Presented during the event were National Environment Awards which went to the Villa Clara based Architecture and Engineering Enterprise; DIMARQ Design and Engineering Enterprise from Ciego de Ávila; as well as to Dr. Luis Joaquín Catasús Guerra and Comandante de la Revolución Ramiro Valdés Menéndez; while the provinces of Cienfuegos, Villa Clara, Sancti Spíritus and Ciego de Ávila, were recognized for their outstanding achievements in the field.
Young students from the University of Havana’s UH++ team were crowned Latin American champions during the Collegiate Programming Contest, sponsored by the Association for Computing Machinery (ACM-ICPC) recently held in the U.S. state of South Dakota.
The team of Marcelo Fornet Fornés, Ariel Cruz Cruz and Eloy Pérez Torres (coached by Alfredo Somoza Moreno MSc) took 44th place overall during the tournament, after solving five problems in five hours.
The Collegiate Programming Contest represents the most important university level competition for Computer Science students, and features the participation of the most prestigious higher education institutions in the world.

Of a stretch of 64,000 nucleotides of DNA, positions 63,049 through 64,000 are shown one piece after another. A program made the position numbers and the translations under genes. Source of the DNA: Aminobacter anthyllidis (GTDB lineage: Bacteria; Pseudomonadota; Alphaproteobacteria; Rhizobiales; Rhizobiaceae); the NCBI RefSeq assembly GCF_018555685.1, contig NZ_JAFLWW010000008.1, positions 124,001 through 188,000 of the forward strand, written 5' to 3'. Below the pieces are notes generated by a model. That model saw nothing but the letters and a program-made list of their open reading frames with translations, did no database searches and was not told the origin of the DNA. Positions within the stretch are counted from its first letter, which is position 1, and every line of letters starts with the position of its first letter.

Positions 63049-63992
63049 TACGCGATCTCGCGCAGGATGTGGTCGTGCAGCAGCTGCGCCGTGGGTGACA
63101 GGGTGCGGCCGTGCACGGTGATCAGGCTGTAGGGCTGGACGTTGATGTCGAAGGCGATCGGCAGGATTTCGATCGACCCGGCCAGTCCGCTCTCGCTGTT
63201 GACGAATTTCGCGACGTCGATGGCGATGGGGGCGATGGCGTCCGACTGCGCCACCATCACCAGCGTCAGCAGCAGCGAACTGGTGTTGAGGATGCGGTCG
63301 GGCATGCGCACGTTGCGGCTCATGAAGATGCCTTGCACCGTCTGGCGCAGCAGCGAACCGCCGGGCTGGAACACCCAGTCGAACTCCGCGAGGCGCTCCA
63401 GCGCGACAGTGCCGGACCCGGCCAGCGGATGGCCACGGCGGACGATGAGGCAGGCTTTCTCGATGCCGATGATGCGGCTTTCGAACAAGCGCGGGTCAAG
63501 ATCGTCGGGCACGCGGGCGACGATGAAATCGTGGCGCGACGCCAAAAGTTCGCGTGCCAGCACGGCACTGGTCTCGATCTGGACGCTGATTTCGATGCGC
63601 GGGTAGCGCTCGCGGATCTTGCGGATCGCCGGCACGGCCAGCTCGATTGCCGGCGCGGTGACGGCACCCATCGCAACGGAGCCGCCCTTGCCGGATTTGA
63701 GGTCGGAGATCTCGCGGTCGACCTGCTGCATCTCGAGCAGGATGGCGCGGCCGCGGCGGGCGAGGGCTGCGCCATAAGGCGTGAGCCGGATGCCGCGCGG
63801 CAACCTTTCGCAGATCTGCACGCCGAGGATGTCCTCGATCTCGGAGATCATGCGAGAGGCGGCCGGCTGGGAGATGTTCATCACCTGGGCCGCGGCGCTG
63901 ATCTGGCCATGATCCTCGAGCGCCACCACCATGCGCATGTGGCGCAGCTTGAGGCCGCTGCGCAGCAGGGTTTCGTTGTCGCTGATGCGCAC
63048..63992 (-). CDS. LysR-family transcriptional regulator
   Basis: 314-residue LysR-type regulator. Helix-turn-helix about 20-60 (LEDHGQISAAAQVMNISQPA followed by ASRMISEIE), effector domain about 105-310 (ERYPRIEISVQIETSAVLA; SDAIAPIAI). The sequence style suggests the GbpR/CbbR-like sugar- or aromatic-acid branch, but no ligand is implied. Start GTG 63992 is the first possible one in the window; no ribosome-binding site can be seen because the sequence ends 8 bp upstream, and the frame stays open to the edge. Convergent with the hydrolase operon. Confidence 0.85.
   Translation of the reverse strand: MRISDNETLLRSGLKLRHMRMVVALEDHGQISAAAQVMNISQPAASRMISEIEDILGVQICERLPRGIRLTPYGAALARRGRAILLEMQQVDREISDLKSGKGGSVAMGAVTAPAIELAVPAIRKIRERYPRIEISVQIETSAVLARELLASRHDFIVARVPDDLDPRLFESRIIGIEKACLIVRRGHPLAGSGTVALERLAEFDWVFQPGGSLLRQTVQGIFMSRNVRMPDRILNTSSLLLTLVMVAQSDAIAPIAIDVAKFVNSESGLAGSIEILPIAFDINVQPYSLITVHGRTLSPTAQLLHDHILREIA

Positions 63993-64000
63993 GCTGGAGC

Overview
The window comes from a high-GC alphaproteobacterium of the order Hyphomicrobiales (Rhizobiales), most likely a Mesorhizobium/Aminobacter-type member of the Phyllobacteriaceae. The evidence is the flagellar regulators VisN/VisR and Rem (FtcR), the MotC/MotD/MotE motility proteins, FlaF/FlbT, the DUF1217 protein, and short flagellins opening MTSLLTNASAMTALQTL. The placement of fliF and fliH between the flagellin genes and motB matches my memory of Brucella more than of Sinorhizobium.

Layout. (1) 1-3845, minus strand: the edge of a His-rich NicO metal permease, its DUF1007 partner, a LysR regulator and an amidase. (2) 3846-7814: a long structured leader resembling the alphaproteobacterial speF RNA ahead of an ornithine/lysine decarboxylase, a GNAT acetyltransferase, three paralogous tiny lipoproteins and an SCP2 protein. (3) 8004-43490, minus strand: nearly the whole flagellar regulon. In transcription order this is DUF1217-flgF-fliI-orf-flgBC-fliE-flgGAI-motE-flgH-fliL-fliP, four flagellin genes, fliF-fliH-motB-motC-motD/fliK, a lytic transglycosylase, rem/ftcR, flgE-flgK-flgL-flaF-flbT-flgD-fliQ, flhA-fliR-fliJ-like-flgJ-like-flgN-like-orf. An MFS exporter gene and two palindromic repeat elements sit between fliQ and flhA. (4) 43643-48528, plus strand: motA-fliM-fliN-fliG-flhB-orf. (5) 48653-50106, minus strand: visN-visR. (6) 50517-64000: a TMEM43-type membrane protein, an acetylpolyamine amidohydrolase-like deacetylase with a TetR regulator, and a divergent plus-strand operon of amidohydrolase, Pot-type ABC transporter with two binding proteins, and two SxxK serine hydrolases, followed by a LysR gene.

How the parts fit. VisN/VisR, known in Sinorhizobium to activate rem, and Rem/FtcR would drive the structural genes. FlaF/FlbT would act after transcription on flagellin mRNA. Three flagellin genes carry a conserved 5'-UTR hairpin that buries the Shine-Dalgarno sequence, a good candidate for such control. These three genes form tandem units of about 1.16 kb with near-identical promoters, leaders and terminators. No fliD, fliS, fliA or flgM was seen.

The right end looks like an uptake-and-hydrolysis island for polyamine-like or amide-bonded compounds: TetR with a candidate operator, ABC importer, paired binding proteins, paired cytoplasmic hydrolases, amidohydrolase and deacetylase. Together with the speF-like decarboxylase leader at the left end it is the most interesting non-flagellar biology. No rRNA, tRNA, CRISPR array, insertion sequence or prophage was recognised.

Although 133 teams, representing the same number of universities, made it to the World Finals, Coach Alfredo Somoza, speaking a few days before the tournament, noted that competitions of this level demand an important effort by Cuban contestants:
“Tomorrow will be too late to do what we should have done a long time ago,” said Fidel.
Fidel’s commitment to education and health care stand out as monumental achievements for Cuba under his decades of rule. While he emerged as a stalwart of anti-imperialism and anti-capitalism, his commitment to environmentalism and Cuba’s achievements in the area gets less attention.
Cuba is one of the few developing countries that has shown a strong commitment to the environment and sustainability, despite a number of obstacles such as the ongoing U.S. blockade.
Before the dangers of climate change were well established within scientific and indeed popular knowledge, Fidel spoke of the need to radically change the way societies interact with their environments.